The court seems to say that suspension is warranted in a case where the nature of the charges “cast[s] doubt as to the ability of [an officeholder] to properly carry out” the responsibilities of office.  But that is, at best, a political judgment, and a highly speculative one at that.  Yet this is the same court that in its later decision convicting and removing Secretary of State Moriarty piously declared that, “this Court must assume that our role is as a court, not as a substitute political body.”

Regardless, for the present it appears that, should Governor Greitens be impeached, he would continue to exercise his gubernatorial powers until such time as the panel of eminent jurists appointed by Senate voted to suspend him.

Michael Cohen cashes in…. Somewhere Robert Mueller smiles


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By Frank Bowman

I have been extremely reluctant to speculate about whether the investigations by Special Counsel Robert Mueller and other federal law enforcement authorities will produce results that could present a real danger to the Trump presidency.  I retain that reluctance.  But tonight’s reports that over the past year or so multiple corporations, including one associated with Russian oligarch  Viktor Vekselberg, deposited large sums in an account held by a shell company controlled by Michael Cohen, Trump’s personal lawyer, have a different feel than anything that’s come before.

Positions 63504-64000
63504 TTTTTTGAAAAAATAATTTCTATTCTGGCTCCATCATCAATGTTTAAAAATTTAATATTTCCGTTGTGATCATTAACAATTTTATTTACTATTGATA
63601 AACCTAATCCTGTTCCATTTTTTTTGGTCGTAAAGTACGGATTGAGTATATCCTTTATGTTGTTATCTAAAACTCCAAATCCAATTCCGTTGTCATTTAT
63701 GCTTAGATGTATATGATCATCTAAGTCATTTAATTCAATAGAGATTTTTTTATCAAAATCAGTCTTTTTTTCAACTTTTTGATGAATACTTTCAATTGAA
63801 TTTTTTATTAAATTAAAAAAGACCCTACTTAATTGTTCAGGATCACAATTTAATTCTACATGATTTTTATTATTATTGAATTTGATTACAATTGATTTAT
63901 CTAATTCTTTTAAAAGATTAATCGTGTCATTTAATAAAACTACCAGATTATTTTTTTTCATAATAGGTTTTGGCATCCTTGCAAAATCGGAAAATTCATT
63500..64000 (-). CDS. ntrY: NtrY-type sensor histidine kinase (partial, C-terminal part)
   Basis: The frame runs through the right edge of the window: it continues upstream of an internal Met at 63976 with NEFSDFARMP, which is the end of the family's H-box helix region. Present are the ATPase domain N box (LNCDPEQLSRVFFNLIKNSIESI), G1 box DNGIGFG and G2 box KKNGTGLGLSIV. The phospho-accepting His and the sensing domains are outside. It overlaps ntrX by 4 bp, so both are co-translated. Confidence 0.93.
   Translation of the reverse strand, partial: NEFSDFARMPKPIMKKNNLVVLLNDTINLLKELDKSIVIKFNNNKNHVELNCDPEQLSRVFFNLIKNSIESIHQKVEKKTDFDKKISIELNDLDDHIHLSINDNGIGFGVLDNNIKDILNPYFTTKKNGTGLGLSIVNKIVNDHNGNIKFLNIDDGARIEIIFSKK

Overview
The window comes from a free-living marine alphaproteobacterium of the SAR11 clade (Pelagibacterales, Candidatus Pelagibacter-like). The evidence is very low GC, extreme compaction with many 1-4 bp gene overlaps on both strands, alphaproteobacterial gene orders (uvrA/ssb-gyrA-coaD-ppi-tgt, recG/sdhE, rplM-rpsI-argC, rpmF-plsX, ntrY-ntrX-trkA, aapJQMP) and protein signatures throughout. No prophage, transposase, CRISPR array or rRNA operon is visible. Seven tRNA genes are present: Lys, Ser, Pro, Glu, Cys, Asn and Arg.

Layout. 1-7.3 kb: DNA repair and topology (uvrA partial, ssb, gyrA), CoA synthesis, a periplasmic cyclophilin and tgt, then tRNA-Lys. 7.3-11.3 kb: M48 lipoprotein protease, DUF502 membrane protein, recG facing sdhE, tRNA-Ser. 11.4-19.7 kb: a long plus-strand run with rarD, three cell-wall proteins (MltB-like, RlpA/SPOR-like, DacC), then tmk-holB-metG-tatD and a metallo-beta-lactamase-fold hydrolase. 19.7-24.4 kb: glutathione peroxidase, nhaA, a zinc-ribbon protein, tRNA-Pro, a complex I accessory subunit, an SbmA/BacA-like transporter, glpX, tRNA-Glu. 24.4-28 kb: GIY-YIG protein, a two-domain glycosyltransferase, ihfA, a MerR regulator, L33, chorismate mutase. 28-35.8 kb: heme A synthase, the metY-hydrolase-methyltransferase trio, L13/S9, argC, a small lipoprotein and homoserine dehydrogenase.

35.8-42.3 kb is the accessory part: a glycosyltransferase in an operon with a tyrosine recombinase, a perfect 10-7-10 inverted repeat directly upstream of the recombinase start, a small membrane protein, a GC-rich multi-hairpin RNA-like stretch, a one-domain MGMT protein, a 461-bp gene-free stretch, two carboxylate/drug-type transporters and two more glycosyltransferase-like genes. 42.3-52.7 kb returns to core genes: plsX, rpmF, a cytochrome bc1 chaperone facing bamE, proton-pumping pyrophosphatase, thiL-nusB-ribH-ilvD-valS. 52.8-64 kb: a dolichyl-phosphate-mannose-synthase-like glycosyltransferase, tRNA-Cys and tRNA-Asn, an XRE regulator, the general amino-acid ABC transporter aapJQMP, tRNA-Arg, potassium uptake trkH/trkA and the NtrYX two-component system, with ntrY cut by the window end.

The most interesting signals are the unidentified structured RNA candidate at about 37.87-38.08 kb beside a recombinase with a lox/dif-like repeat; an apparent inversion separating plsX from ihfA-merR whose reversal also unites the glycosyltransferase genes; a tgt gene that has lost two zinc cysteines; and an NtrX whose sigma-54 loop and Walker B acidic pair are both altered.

In sum, Cohen created a company called Essential Consultants LLC.  One or more bank accounts in the name of that company were used to make the 2016 hush payment to “adult entertainer” Stormy Daniels.  In addition, during 2017 and early 2018, the same account(s) received the following deposits:

  • $500,000 from Columbus Nova, an investment firm in New York whose biggest client is a company controlled by oligarch Viktor Vekselberg, a Putin associate who recently became the subject of American sanctions.
  • Roughly $400,000 from Novartis Investments S.A.R.L., a subsidiary of Novartis, the multinational pharmaceutical company Switzerland.